- Cheap partner awards for transatlantic routes: While American doesn’t release a lot of SAAver award space on its own flights, the same can’t be said for its partners. One of the best redemptions of AAdvantage points is for transatlantic business class on other oneworld carriers. For 57,500 miles one way and minimal fuel surcharges, you can fly airberlin, British Airways, Finnair, and Iberia from North America to Europe. Availability is plentiful, even around peak tourist times like Thanksgiving.
Even in other parts of the world, American frequently offers the cheapest partner redemptions in premium cabins, at least compared to Delta and United. Higher flyers can put all those cobranded credit card signing bonuses to work, but ironically, not for travel on American Airlines!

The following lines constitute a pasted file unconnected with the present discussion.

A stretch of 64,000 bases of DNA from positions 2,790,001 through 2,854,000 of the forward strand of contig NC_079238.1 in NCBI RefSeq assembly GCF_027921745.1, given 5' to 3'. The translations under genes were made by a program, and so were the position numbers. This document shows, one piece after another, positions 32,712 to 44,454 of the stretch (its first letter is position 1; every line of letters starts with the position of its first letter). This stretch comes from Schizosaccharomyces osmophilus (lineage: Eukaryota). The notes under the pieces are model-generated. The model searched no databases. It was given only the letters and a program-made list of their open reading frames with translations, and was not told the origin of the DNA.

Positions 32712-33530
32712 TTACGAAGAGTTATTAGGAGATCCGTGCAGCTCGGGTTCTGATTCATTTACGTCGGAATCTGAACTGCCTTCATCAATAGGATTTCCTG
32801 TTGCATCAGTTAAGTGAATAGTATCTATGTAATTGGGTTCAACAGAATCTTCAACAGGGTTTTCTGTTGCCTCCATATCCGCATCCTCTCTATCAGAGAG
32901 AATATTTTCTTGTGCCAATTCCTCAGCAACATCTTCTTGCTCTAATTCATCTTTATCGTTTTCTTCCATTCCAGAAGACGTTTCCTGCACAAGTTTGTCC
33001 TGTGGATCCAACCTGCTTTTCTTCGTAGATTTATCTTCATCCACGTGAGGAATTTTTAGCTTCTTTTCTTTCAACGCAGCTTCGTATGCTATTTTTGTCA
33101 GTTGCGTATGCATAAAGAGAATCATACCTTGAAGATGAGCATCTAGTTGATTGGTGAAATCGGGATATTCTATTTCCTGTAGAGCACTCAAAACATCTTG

- Redeem points for Etihad Apartments: Beyond oneworld, American partners with a number of other companies. Most are smaller regional carriers, but there are some exceptions, like Etihad. The Abu Dhabi-based airline revolutionized first class travel on its A380 when it introduced the “Apartment”-concept suite. Each seat has both a huge sofa-bed and a reclining chair, and guests have space to move about their “rooms” during the flight. Complementing this is a bar/social area, a shower, and an amazing lounge on the ground.
Flying in an Apartment isn’t cheap; a single ticket from New York to Abu Dhabi usually costs more than $15,000! Not many people can afford that, but it’s easily attainable with 115,000 AAdvantage miles instead. That’s still a hefty fee, but it pales in comparison to the sticker price in cash, plus it grants you access to one of the most “higher flyer” experiences in the sky.
As is the case with the other airlines, American has its share of strengths and weaknesses. While it isn’t one of my favorites, that doesn’t mean that its competitors are definitely superior. You probably have different experiences, perspectives, and values than I do; what matters to me may not matter to you and vice versa. The point of this guide is merely to highlight the features that makes American unique, and help you better understand how it fits in to higher flying collectively.